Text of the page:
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Igor STRAVINSKY (1882-1971)
The Firebird Suite (1919) [19:55]
Violin Concerto in D (1931) [18:58]
Symphony of Psalms (1930 rev 1948) [19:58]
Ida Haendel (violin)
Danish Radio Symphony Orchestra and Chorus/Nikolai Malko
rec. live 29 January 1959, Copenhagen
FORGOTTEN RECORDS FR1230 [58:25]

Malko made a delightful recording of Stravinsky’s little Suite II on Danish HMV in 1947. The connection between the two went back further, however, probably at least two decades further back, and photographs exist showing the two musicians in congenial conjunction. So the all-Stravinsky concert held in Copenhagen on 29 January 1959 was playing very much to one strand of Malko’s many interpretative strengths, as this near-hour long release amply demonstrates.

It starts with the 1919 suite from The Firebird which is rhythmically vital, sectionally well-drilled, and interpretatively excellent. Malko has the gift of establishing tempi and maintaining them – not always a given in Stravinsky – and he brings out the vehemence and drama of the music without exaggeration. For the Violin Concerto he was joined by Ida Haendel. She was asked to play the Stravinsky quite a few times in those days and in fact a live 1962 broadcast with Karel Ančerl and the Czech Philharmonic has emerged of late in a Supraphon box devoted to Haendel. On balance, I prefer the Malko. Ensemble is better in Copenhagen and whilst Haendel isn’t quite polished in either performance, the rapport with Malko, in this work, strikes me as superior. In between movements in Copenhagen you can just make out Haendel thumbing the string to make sure she’s still in tune.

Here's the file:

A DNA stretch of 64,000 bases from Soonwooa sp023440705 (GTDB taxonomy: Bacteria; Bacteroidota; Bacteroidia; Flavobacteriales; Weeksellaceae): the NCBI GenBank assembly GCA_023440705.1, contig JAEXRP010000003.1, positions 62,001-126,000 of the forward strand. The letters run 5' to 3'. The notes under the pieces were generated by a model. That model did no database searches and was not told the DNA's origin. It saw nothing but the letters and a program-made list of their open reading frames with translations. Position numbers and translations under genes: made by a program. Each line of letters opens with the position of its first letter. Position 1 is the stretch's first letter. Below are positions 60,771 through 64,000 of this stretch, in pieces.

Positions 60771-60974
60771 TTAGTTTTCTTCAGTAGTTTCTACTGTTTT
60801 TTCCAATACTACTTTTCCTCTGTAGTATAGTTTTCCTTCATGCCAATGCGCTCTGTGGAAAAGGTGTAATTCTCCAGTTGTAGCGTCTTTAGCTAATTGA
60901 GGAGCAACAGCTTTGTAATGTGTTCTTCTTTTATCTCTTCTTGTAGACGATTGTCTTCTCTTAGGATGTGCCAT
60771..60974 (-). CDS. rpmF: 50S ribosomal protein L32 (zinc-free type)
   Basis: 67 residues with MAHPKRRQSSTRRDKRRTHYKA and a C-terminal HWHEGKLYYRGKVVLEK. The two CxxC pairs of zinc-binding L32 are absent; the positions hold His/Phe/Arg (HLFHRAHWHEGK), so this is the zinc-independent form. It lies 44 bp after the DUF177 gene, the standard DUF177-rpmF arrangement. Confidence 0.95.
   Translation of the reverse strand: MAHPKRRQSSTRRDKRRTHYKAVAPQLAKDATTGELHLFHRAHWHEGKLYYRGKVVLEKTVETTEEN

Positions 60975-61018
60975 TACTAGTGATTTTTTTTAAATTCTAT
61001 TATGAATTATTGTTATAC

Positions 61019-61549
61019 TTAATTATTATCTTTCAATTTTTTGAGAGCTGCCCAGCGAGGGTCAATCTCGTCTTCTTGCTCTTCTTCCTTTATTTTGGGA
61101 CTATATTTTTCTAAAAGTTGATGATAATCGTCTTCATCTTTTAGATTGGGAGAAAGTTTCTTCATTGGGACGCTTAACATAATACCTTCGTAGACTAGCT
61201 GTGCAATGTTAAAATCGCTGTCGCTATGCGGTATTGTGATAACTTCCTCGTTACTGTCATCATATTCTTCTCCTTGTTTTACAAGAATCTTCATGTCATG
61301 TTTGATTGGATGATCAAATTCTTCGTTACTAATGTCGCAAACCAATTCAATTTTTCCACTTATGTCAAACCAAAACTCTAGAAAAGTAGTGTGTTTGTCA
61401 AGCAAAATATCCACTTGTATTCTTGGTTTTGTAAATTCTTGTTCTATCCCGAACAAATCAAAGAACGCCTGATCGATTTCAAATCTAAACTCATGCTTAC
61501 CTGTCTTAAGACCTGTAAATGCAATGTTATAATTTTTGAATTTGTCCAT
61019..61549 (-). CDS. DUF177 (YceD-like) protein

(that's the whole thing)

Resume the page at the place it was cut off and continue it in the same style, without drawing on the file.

You can hear the third part of the Symphony of Psalms in a 1950 Danish performance on YSL 288-78, but here one has the whole thing, with the forces of Danish radio well drilled and playing and singing with great sensitivity. A slight aural muddiness diffuses choral clarity somewhat but dynamics and ensemble attest to fine rehearsal work and equally fine concert execution.

This adds materially to Malko’s live discography. It also amplifies his excellent work with his Danish forces. Haendel’s presence, too, will be of real interest to collectors.

Jonathan Woolf
 

 

 




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